Posted by Mike Muston, Senior Associate
HMRC enquiries and the importance of record keeping
The Private Client team at RWK was recently instructed to act for a family to contest an increased demand for inheritance tax made by HMRC.
The demand arose in the context of gifts having been made by a mother to her children, who were appointed as her attorneys under a Lasting Power of Attorney (“LPA”) to manage her property and financial affairs. The case highlights the importance of having clear evidence in relation to gifts made in later life, to reduce the risk of an investigation by HMRC post-death.
It is essential, for the protection of the person making the LPA (“the donor”), that attorneys are not able simply to use the donor’s funds to make substantial gifts, either to themselves, or others, without prior authority from the Court. Attorneys who make unauthorised gifts risk those gifts being declared void and being ordered to return those funds to the donor’s estate. That said, this only becomes relevant once the donor loses capacity to manage his/her financial affairs. Prior to that time, the donor is fully able to authorise gifts being made, regardless of whether these are to named attorneys under an LPA or other individuals.
Prior to our involvement, HMRC attempted to claim that gifts made by the mother to her children should be declared invalid, as they were made after the LPA had been registered. This was despite the fact that: (a) HMRC had no evidence that the mother lacked capacity at the time the gifts were made; and (b) the gifts were made to the only two beneficiaries of the estate (so there was nothing inherently suspicious about the gifts). HMRC argued that, as the gifts were made after the LPA was registered, they were entitled to treat the gifted funds as still forming part of the mother’s estate for inheritance tax purposes and a significantly increased demand for inheritance tax was made as a result.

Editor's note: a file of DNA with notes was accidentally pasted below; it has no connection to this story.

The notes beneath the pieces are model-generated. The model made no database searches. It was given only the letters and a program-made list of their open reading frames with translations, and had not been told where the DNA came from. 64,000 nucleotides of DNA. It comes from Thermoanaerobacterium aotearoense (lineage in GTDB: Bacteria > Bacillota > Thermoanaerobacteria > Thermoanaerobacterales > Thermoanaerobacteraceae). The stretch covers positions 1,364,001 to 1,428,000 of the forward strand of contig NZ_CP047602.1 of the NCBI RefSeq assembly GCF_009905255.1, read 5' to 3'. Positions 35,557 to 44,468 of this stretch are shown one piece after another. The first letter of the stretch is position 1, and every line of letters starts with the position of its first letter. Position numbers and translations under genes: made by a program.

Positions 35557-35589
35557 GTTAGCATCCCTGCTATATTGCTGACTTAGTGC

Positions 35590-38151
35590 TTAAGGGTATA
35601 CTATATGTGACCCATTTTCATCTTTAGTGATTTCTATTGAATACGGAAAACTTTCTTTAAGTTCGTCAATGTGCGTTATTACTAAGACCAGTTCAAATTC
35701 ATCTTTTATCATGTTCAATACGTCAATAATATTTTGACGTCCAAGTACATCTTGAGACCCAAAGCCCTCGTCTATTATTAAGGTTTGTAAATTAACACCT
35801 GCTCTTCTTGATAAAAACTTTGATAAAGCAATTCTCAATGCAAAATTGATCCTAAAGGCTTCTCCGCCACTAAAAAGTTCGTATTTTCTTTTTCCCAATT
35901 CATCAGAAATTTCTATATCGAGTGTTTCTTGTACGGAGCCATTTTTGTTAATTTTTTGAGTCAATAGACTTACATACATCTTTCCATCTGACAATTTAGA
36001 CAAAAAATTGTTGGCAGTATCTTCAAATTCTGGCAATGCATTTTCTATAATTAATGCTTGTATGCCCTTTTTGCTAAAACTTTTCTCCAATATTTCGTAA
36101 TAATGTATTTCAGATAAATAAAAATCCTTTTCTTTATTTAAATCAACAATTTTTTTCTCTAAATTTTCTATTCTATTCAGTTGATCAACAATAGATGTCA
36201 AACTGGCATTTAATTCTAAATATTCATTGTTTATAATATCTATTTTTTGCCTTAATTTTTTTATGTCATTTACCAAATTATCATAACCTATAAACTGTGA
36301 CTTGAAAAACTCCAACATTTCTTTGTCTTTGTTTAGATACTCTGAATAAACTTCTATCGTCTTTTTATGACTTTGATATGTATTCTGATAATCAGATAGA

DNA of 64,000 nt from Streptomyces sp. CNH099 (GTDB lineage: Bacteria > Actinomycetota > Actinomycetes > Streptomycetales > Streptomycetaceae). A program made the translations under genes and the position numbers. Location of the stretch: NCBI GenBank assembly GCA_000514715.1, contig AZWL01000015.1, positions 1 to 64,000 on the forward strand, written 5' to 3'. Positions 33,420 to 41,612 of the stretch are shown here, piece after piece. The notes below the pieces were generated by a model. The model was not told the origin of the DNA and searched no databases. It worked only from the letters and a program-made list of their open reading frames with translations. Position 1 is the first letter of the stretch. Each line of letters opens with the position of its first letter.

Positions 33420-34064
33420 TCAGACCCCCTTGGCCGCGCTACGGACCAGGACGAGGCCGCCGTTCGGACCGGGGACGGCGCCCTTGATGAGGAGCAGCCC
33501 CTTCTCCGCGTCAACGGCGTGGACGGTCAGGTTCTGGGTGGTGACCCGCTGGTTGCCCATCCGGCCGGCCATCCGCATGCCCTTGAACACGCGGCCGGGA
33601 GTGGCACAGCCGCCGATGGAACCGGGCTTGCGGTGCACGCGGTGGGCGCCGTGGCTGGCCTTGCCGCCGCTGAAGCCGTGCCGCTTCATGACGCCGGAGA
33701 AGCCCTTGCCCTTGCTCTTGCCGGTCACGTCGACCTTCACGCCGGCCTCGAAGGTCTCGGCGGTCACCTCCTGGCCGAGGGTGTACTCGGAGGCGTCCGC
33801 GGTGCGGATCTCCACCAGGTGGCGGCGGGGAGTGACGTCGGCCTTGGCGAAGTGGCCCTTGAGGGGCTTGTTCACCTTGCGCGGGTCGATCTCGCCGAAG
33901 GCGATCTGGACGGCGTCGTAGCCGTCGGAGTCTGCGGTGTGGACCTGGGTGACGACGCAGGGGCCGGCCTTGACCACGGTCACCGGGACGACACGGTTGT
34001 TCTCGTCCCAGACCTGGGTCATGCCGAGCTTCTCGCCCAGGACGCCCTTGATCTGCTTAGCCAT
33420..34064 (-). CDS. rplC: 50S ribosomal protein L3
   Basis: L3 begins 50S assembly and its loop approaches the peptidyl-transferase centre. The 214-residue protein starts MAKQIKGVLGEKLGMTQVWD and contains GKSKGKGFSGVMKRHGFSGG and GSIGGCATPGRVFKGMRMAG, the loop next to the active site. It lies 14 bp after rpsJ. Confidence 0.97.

HMRC ultimately dropped the point, but only after our clients had incurred fees to instruct us to engage in correspondence with HMRC to address the issue. As part of this, a great deal of time was spent collating and providing relevant evidence to HMRC to support a position that the mother was both happy to make the gifts and had the mental capacity to do so. Whilst it was positive that HMRC ultimately decided not to pursue the point, the clients had no recourse to recover the increased legal costs from HMRC.
This case serves as a warning to those who have made LPAs and intend to make gifts to the appointed attorneys at some future point. It is likely that the increased demand by HMRC resulted from guidance passed down to case handlers and, as a result, our view is that this will not be the last time an investigation of this nature will be made into gifts made during the latter stages of the life of a now deceased person.
As such, if it is likely that the donor’s estate will be taxable and the intended gifts may be large in value, it seems important that, with a view to limiting the time required to address such issues with HMRC, the donor keeps clear records of the gifts made. In particular, if those gifts are made later in life, perhaps at a time when the donor’s capacity is beginning to diminish, it would be advisable for the donor to seek legal advice. This is perhaps with a view to obtaining a letter or note from a solicitor (to be kept with the donor’s records) confirming that he/she understands the nature of the gift proposed and that the solicitor is comfortable that the client has the necessary capacity to make that gift. Had such evidence been available in this case, investigations made by HRMC would have been resolved far more quickly and cost effectively.
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